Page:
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We Came, We Saw, We Computed

I never thought I'd say this, but I participated in a flash mob last night (Sept. 15). We didn?t congregate on a street corner and start chanting or anything like that. Instead, we solved a molecular dynamics problem. ?Flash mob computing?, the brainchild of Patrick J. Miller, of Lawrence Livermore National Laboratories, is a way to build ad hoc supercomputers from unused desktop and laptop computers. Arrayed in the M. Carey Thomas Library at Bryn Mawr College were nine "slave" laptops under

Jeff Perkel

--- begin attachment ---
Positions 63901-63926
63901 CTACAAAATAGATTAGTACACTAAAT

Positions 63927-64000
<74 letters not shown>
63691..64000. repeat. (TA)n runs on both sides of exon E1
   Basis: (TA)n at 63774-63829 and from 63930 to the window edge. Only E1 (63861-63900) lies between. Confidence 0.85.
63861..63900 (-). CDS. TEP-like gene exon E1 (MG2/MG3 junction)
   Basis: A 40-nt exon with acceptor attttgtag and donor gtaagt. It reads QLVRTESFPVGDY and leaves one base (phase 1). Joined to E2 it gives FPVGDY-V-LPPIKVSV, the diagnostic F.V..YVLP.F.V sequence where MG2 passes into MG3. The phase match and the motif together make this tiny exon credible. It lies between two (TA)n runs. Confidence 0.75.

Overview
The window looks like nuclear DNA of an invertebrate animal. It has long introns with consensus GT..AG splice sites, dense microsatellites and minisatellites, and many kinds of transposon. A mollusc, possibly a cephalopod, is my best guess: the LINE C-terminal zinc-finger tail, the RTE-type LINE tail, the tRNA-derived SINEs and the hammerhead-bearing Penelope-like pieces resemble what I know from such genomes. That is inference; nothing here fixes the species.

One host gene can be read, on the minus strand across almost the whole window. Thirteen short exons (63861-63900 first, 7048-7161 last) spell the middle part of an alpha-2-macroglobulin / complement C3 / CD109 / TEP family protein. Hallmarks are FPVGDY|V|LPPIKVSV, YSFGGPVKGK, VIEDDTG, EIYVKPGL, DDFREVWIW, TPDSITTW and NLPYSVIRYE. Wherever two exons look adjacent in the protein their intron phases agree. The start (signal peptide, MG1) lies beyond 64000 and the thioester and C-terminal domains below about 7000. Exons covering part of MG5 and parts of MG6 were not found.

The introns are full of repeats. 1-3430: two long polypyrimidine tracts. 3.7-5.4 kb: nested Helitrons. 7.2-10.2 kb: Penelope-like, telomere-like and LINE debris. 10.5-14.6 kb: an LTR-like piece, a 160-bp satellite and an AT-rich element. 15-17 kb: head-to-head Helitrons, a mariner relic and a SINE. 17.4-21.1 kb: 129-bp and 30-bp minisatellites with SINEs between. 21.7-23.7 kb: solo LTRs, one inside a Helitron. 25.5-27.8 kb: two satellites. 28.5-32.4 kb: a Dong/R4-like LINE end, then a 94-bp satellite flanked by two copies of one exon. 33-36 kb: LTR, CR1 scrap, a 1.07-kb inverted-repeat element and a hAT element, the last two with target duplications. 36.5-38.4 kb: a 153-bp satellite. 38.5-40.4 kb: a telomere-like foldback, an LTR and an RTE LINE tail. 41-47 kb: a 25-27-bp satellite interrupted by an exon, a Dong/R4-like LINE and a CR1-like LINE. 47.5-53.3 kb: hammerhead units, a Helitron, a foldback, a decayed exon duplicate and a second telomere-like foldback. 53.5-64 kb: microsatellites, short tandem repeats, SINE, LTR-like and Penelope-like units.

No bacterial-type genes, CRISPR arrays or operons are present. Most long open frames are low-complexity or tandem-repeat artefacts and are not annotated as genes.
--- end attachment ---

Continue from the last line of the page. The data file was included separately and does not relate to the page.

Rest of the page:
I never thought I'd say this, but I participated in a flash mob last night (Sept. 15). We didn?t congregate on a street corner and start chanting or anything like that. Instead, we solved a molecular dynamics problem. ?Flash mob computing?, the brainchild of Patrick J. Miller, of Lawrence Livermore National Laboratories, is a way to build ad hoc supercomputers from unused desktop and laptop computers. Arrayed in the M. Carey Thomas Library at Bryn Mawr College were nine "slave" laptops under the control of one "master" working in tandem on a simulation of calmodulin unfolding upon interaction with anthrax edema factor. While Miller addressed the crowd of 50 or so chemists and students who came to see the event, our computers labored diligently. We didn?t break any new scientific ground, but we did solve 15,800 simulation steps (about 33 picoseconds of real time) in under an hour. We...

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